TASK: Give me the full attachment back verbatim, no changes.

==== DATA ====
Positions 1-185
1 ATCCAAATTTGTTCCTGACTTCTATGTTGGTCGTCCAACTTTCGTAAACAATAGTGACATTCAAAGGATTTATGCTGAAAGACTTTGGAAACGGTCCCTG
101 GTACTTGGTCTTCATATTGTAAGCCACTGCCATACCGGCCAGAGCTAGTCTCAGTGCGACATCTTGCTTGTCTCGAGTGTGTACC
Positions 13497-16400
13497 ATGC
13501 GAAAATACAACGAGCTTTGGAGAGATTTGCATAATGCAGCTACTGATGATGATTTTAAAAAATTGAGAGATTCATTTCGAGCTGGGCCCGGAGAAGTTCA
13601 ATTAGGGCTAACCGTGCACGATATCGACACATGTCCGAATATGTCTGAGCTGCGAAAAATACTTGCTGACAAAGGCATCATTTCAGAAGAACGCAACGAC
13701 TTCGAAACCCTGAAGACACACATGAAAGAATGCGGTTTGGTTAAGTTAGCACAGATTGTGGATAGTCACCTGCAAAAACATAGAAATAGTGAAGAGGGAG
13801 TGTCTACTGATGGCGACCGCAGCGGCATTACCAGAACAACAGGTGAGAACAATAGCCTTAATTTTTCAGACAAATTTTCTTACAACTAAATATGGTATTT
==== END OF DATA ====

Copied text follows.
Positions 1-185
1 ATCCAAATTTGTTCCTGACTTCTATGTTGGTCGTCCAACTTTCGTAAACAATAGTGACATTCAAAGGATTTATGCTGAAAGACTTTGGAAACGGTCCCTG
101 GTACTTGGTCTTCATATTGTAAGCCACTGCCATACCGGCCAGAGCTAGTCTCAGTGCGACATCTTGCTTGTCTCGAGTGTGTACC
Positions 13497-16400
13497 ATGC
13501 GAAAATACAACGAGCTTTGGAGAGATTTGCATAATGCAGCTACTGATGATGATTTTAAAAAATTGAGAGATTCATTTCGAGCTGGGCCCGGAGAAGTTCA
13601 ATTAGGGCTAACCGTGCACGATATCGACACATGTCCGAATATGTCTGAGCTGCGAAAAATACTTGCTGACAAAGGCATCATTTCAGAAGAACGCAACGAC
13701 TTCGAAACCCTGAAGACACACATGAAAGAATGCGGTTTGGTTAAGTTAGCACAGATTGTGGATAGTCACCTGCAAAAACATAGAAATAGTGAAGAGGGAG
13801 TGTCTACTGATGGCGACCGCAGCGGCATTACCAGAACAACAGGTGAGAACAATAGCCTTAATTTTTCAGACAAATTTTCTTACAACTAAATATGGTATTT